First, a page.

~ May 13, 2009 ~
Catkins, and Peonies, and Storms...
So, are you as tired of all the catkins falling from the oaks as I am?
Catkins are the brownish-yellow, tassel looking matter that is presently
everywhere. In the yard, all over flowers, trees, flying about in the
air, floating around in our fountain. These catkins are important as
they help with the production of acorns. Catkins are the first things
that bud out as the oak tree leafs out. They are short lived and people
like me, who can't stand to see a leaf lying around, really find this
very, very messy. I have raked, swept and bagged tons (OK, maybe not tons)
of this stuff to be tossed into the compost pile. Not only is it messy
but it also makes me sneeze. The good news is that the cycle is short
lived (so they say) so we should be rid of the catkins soon!
It must be May. The iris and peonies are in bloom. Memorial Day weekend
is just a few days away so if you are trying to hang onto those peonies
pick-up some extra tips in our Feature Article,
Peonies - A New Old Favorite.
Good information about peonies in general. It truly is a beautiful flower
and the smell is out of this world.
We seem to be getting our fair share of rain these days. I am not complaining.
We recently laid some sod and we haven't had to water it as much as I thought
we were going to. Thanks for the helping hand Mother Nature. It sounds
as if we might have an opportunity for severe storms this evening. I would be
lying if I said I wasn't a little excited. I do love storms. Lightning, thunder,
wind - all of Mother Nature's emotions. Scary and thrilling all at the same time.
I will hope for excitement but no damage, and if we get some rain, well I guess
that will be a bonus, especially for the sod.
We're Cookin' Now...
If you are a cook as well as a Savvygardener one of the great
joys of summer is stepping outside to pick or cut fresh herbs for
preparing a fine meal In addition to their obvious use in
foods herbs are great additions to most gardens because they are
generally pest resistant, smell great, and many are a joy to
Conveniently, most herbs have similar growing habits and requirements.
Because their essential oils are much more concentrated under
cool growing conditions you will want to locate them in a cool
but sunny area which receives at least 4 to 6 hours of full sun
each day. Areas exposed to the morning sun are better than those
areas with mid-day and afternoon sun.
If you didn't start any herbs from seed buy some healthy looking plants
from your favorite plant source. However anise, coriander,
dill and fennel aren't too fond of being transplanted. Sow
their seeds directly in the garden.
For a list of over 30 herbs and specific details about growing them check
Growing Herbs in our Feature Article section.
Winning By Thinning...
A bountiful vegetable patch requires thinning when crops are
grown from seed. Be aware that vegetables behave like weeds when
they are overabundant. Overcrowding among root crops causes
poorly formed roots. A good thinning program will:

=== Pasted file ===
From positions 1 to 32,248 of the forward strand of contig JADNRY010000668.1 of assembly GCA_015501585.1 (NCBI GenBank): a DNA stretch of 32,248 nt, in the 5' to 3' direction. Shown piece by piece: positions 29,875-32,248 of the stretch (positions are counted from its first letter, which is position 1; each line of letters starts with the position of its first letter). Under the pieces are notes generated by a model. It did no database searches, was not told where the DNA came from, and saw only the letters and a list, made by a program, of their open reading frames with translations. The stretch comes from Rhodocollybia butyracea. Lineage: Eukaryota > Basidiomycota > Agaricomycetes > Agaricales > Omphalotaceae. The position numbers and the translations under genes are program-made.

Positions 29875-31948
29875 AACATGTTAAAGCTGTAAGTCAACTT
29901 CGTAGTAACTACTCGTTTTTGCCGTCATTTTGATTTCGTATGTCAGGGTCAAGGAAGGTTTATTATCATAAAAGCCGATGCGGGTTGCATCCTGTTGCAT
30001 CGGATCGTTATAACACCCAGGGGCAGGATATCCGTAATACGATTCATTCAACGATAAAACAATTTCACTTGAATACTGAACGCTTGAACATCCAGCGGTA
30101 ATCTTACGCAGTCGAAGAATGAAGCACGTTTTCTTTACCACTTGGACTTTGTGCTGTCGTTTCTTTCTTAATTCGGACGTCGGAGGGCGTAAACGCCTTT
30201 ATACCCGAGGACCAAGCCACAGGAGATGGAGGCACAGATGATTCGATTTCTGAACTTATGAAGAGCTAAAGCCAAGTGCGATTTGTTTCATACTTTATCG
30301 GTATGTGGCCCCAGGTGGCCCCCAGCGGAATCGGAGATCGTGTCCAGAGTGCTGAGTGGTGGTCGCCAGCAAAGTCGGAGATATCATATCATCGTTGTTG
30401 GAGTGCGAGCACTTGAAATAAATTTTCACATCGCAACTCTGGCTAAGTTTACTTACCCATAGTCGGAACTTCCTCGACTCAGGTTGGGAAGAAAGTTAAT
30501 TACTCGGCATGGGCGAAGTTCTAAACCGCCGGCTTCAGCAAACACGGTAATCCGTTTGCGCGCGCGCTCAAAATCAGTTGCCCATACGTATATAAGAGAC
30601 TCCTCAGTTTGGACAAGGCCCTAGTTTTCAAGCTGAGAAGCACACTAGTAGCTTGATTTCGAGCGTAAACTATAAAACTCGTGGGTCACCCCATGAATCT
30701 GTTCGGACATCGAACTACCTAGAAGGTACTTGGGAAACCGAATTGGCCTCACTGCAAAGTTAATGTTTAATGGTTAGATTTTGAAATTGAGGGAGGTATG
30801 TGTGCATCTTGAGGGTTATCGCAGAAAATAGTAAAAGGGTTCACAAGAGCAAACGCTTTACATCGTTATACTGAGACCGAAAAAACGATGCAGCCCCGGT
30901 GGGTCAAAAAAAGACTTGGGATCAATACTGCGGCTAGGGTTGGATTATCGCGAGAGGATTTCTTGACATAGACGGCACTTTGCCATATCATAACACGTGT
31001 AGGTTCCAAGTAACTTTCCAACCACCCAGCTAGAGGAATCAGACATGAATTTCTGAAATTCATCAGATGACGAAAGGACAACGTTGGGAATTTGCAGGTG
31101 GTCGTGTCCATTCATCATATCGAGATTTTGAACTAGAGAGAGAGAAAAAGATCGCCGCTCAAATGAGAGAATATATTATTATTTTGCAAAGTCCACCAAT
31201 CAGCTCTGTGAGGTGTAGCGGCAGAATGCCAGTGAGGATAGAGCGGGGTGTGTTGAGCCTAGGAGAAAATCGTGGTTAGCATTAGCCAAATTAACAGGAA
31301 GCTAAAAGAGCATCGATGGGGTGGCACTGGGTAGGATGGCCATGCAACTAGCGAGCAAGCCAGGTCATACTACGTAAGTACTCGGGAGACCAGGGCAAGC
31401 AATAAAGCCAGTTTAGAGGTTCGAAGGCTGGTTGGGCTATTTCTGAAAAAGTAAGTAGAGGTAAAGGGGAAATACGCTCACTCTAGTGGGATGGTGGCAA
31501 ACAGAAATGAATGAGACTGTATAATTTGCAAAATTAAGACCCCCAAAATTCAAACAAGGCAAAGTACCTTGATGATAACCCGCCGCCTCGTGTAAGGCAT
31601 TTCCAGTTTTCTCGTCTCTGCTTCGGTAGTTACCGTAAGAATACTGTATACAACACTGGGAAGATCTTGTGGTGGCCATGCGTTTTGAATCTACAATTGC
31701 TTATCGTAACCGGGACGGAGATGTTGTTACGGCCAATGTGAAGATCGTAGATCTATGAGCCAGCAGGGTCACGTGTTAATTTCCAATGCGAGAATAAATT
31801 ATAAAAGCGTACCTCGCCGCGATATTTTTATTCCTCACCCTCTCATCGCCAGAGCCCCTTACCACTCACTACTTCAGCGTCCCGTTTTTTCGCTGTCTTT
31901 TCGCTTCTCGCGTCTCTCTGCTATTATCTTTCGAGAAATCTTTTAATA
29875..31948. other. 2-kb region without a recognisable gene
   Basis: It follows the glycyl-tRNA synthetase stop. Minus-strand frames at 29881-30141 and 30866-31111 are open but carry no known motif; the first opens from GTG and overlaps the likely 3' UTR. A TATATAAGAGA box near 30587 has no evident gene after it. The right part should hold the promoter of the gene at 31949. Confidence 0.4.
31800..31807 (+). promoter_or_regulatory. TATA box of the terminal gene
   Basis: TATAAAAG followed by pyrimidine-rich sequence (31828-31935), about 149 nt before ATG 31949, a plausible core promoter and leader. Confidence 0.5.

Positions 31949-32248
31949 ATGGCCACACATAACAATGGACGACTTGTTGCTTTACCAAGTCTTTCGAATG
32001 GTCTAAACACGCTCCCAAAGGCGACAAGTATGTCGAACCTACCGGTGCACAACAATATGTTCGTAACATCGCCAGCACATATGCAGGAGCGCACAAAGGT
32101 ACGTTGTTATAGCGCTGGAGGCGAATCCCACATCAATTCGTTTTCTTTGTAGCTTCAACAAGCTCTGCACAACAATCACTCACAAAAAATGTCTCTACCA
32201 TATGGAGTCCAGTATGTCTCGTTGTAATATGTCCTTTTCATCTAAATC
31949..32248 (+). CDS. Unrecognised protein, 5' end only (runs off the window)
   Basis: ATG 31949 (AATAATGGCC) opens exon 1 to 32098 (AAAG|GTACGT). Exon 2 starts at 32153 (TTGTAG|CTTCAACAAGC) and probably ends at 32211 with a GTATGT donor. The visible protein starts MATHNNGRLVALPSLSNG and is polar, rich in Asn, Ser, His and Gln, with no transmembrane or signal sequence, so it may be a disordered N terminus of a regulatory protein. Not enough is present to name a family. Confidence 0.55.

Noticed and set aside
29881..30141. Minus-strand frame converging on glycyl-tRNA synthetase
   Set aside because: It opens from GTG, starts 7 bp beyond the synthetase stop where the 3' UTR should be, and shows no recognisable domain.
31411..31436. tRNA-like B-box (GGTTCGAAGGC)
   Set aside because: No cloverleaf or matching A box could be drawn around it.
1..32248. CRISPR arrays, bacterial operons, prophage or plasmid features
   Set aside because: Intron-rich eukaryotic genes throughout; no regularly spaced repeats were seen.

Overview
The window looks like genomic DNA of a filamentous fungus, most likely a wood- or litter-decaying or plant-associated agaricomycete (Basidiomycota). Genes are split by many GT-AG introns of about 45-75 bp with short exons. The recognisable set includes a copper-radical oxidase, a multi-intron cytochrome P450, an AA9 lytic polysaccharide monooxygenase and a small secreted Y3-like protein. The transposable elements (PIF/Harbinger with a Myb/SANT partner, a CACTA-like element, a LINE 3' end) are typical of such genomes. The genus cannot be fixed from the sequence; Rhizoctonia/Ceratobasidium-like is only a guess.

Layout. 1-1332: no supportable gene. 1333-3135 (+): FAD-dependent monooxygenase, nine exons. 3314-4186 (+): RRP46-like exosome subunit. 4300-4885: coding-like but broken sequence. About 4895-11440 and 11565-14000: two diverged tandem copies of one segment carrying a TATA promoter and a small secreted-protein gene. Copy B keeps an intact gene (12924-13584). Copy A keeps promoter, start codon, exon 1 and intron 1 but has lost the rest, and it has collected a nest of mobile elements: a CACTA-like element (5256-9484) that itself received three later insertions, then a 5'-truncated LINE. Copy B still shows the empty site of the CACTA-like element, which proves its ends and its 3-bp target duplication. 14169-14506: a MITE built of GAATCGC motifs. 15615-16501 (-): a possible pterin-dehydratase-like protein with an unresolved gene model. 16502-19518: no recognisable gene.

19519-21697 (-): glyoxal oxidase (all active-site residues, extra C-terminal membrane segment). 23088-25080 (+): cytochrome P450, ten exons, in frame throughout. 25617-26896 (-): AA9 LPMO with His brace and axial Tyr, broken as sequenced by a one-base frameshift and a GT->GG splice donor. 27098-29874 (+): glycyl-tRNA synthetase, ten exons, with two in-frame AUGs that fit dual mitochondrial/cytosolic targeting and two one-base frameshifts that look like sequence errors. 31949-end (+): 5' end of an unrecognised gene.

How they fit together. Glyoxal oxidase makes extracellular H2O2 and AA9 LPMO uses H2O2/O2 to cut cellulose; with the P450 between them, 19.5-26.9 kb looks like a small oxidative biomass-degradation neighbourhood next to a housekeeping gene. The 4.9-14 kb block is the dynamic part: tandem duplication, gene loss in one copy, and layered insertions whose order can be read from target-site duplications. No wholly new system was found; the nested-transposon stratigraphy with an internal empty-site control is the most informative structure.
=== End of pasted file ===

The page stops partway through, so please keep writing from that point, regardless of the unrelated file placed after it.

- Reduce the
competition among seedlings for soil nutrients and water.
- Promote better
air circulation around the plants thereby reducing the chances
of disease development.
- Ultimately make
higher yields possible.
Here's a list
of common garden vegetables and recommendations for their spacing.
Zoysia lawns are finally looking good all around the metro. Now
that they are greening up and growing you will want to make sure
you do the following:
- Reduce thatch
layers from zoysia by verticutting or core aerating.
- Sod or sprig
zoysia lawns to fill in bare areas.
- Fertilize zoysia
lawns with high nitrogen to promote green up and summer
- Mow zoysia to 2
to 2.5 inches tall.
Getting Antsy About Aphids...
When you see ants crawling on your garden plants, look
closely for aphids as well. Some ant species protect
aphids, moving them from plant to plant and even taking
them underground into the anthill for overnight safety
(seriously!). The ants do this to ensure a supply of honeydew,
a sugary water substance secreted by aphids, on which ants feed.
Vine Crop Villains...
Savvygardeners need to be vigilant for the two most
destructive insect foes of vine crops - the cucumber beetle and
the squash bug. Cucumber beetles, like most vegetable insects
must be controlled early to prevent damage to the seedling and
transmission of diseases like bacterial wilt. Planting a trap
crop, applying neem oil soap and using row covers are effective
non-chemical methods to manage this insect pest. Squash bugs can
be repelled with insecticidal soap in addition to garlic and
Miners Not Allowed...
Many species of boxwood are attacked by the boxwood leaf
miner, whose activity becomes very noticeable in mid spring.
American boxwood is particularly susceptible. Blister like orange
spots are a sign of the larvae of this insect, which hides
between the leaf surfaces and feeds there until it emerges. The
adults, orange in color and gnat-like, are easily controlled with
a pyrethroid insecticide. Heavier infestations should be treated
with a systemic insecticide containing imidacloprid.
Dull Blades = Brown Blades...
Have you ever noticed your grass turning brown at the tips
several days after mowing? A quick look under the mowing deck
might explain it all. Chances are, your mower blade is not
sufficiently sharp. A quick visit to the local hardware
store will fix the problem for about $5.
Remember to sharpen your mower blade several times each season.
It's even a good idea to keep a spare blade on hand. That way you
always have a sharp one.
"My little plot", said Miss Mapp. "Very modest, as you see,
three quarters of an acre at the most, but well screened.
My flower beds sweet roses, tortoiseshell butterflies. Rather
a nice clematis. My little Eden, I call it, so small, but so
~ E. F. Benson